Should I run Cat 6?

Wow, three times in the last few days I've been asked by people whether it's a good idea to run Cat 6 ethernet in their homes. The answer is, emphatically, yes!


Us lucky people in Australia are going to have fibre optic connections to teh Interwebs in the near future, so while you can't imagine it now, there are likely to be good uses for it at some point in the future. Already you can't reliably stream high definition, minimally-compressed video over common wireless technologies. That's only going to get worse, especially when you decide you want to do that in two or three rooms in your house.

Now you're cabling, don't go for the marginally cheaper Cat 5 cable. You don't want to have to crawl under that house again, do you? You don't have to terminate the cable with Cat 6 connectors just now, if money's an issue, but keep it future proof!

Photos credit: Fo0bar from Wikimedia CommonsAnd yes, that picture shows Cat 5 not Cat 6.

Pork with apple and cider gravy

Last night we had Matt & Maz around for dinner, a lovely roasted piece of pork shoulder from Urban Food Market, served with roast potatoes, onions and turnips. For a sauce to accompany the pork I'd stumbled upon this recipe which used cinammon and sage to flavour an apple sauce. I've never been a big fan of generic apple sauce with pork. It's normally just a sweet apple mush and never seems to quite go with pork. But this recipe intrigued me.

The sauce I made start out simmering four peeled and cored granny smith apples, a bit of Scott's excellent Tasmanian cider, a cinammon quill and some ripped up sage leaves for about 40 minutes. I then fished out the aromatics and squished it all to a pulp. Next I added a little powdered vegetable stock and a little more cider to loosen it up. Finally, while the roast was resting I deglazed the roasting pan with a bit more cider and poured that in.

The pan juices took it from a generic apple mush to a light brown gravy colour, and pushed the flavour through the roof. An unctuous and slightly sweet but still highly savoury gloop that just shouted porky appleness to your tastebuds.

Our guests, Matt and Maz, asked for bread to mop up the sauce. That's the best compliment you can get for a sauce.

I've got an absolutely amazing rack of pork from the same source sitting in the freezer. I'll try and codify this recipe a bit more when I cook that. Try and get some pictures too.

Reading Crikey on the Kindle @hmoffatt

A commenter, Hamish Moffatt, on my post about my first impressions with the Kindle has asked if I've solved the reading Crikey problem. The problem is how to read the daily Crikey newsletter on the Kindle. It's a long block of text so it's convenient to be able to read it on the bus, in bed, on the couch at home.

The solution I'm using now isn't perfect, but it's not bad and saves a lot of trees.

Set up an Instapaper account. Instapaper is designed to allow you to read long web pages offline, and I use it all the time. It's mostly used by iPhone and iPad people, but there's some (rather hidden) Kindle features. You'll want to set up the "Read Later" bookmarklet anyway. This gives you a button you press on a long pieces you want to read later, and they'll get pushed to your Kindle the next time you send out a bundle.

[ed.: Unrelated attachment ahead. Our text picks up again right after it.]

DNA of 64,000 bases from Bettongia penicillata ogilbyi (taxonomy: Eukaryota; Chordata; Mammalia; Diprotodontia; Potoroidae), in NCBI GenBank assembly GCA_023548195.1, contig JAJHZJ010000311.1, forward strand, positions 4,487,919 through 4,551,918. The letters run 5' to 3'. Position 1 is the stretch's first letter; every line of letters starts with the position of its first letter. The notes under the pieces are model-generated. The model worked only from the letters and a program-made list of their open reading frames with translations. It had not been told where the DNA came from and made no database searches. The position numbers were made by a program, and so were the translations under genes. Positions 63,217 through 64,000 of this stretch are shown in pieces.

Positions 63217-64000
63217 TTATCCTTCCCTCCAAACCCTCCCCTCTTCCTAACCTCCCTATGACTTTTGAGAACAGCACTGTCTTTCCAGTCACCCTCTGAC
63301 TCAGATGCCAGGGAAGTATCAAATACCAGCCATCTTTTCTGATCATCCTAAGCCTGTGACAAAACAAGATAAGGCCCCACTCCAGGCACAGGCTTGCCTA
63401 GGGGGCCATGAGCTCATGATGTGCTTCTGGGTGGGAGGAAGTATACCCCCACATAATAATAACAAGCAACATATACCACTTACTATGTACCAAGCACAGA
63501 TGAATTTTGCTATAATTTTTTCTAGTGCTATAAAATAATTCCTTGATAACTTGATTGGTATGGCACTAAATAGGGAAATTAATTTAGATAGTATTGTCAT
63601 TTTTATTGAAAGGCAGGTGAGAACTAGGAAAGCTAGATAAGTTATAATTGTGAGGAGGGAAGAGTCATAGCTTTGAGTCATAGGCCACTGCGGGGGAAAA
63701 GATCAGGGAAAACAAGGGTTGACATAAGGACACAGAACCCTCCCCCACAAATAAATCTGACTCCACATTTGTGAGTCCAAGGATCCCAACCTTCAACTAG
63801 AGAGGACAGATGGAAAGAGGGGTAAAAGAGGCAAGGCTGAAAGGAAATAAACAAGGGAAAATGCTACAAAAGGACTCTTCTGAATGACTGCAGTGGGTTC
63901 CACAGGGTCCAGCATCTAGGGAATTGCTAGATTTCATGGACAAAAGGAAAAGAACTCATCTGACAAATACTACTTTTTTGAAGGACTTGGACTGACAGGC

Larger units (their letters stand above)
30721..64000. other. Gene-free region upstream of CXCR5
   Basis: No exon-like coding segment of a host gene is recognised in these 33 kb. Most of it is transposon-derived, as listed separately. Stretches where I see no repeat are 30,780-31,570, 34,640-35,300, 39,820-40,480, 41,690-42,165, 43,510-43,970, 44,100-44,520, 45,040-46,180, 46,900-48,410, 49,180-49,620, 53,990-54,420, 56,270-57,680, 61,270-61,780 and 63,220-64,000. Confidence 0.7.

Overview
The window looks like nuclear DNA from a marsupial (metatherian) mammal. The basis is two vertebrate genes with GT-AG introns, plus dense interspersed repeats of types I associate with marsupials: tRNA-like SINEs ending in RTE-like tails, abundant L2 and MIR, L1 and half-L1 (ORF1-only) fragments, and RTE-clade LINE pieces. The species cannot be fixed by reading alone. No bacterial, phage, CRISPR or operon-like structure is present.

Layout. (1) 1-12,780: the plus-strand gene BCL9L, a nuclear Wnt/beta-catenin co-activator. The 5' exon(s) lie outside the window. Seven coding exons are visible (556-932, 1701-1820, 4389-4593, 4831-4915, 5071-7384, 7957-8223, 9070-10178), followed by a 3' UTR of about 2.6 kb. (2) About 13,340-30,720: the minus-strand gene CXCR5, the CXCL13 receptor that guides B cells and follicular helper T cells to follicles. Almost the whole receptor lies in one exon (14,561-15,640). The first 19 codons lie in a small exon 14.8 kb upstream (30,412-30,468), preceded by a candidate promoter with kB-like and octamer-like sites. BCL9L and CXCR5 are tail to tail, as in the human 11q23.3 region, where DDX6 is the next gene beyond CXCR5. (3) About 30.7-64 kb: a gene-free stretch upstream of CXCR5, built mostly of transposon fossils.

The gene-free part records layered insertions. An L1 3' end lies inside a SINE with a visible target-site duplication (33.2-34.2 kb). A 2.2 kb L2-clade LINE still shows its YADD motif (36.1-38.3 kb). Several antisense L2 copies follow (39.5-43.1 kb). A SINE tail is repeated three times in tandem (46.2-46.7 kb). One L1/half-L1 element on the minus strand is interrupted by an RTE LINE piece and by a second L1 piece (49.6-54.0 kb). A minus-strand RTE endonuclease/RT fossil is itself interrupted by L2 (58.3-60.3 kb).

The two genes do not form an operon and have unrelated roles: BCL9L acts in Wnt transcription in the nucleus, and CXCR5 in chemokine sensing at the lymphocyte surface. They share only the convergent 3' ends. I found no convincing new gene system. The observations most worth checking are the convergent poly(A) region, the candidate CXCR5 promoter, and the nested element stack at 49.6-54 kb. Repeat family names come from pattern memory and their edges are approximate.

Now go to the "Manage your Kindle" page in the settings section of Instapaper's site and enter your Kindle's email address. You'll then need to login to your Amazon account and set up your Kindle to accept emails from the special address shown on the Instapaper Kindle page. Note that the Instapaper Kindle page gives the impression it'll automatically send you a new bundle of articles whenever there's new stuff.  It doesn't, so bookmark the page so you can send it through on demand.

Finally, on the Instapaper Extras page, "Email in links and long messages". Copy that out, then go into your email account and set up a rule that will forward your crikey emails, identified as coming from "postman@crikey.com.au", to this unique address.

Now each afternoon, after the Crikey email arrives, go to the "Manage your Kindle" page and send yourself the latest bundle. You'll want to go into Instapaper and archive stuff from time to time, but otherwise it's pretty painless. The first page with links to the articles will look really messed up, but after that the formatting is mostly okay.

Now if Crikey really wanted to help us out, they'd create a Kindle-specific version of Crikey, with images automatically resized and the formatting less broken, I'd be thrilled. It wouldn't be that hard for them and I'd be happy to help out!

We're having another baby!

I'm very pleased to announce that Holly is about 12 weeks pregnant and we're due to have another baby in late November.  Everything's going well so far and I'll have some ultrasounds to post shortly.

We're both very excited, though now we know what we're in for so there's some trepidation too.

Web analytics blog name change

Wow, that idea for a name of a web analytics blog was truly awful. Agonising analytics. What was I thinking?

So now I have a much better name, which better reflects what it's all about. Here's the blurb.

I decided to create a separate blog specifically dealing with web analytics. I often come up with cool little hacks, or interesting approaches, during the course of my work and they're likely to be of interest to other practitioners.

Most examples of web analytics implementations presented by vendors portray a perfect world where you have everything under your control, changes happen without problems, developers can actually read whole sentences. Here in the real world, things are more complicated...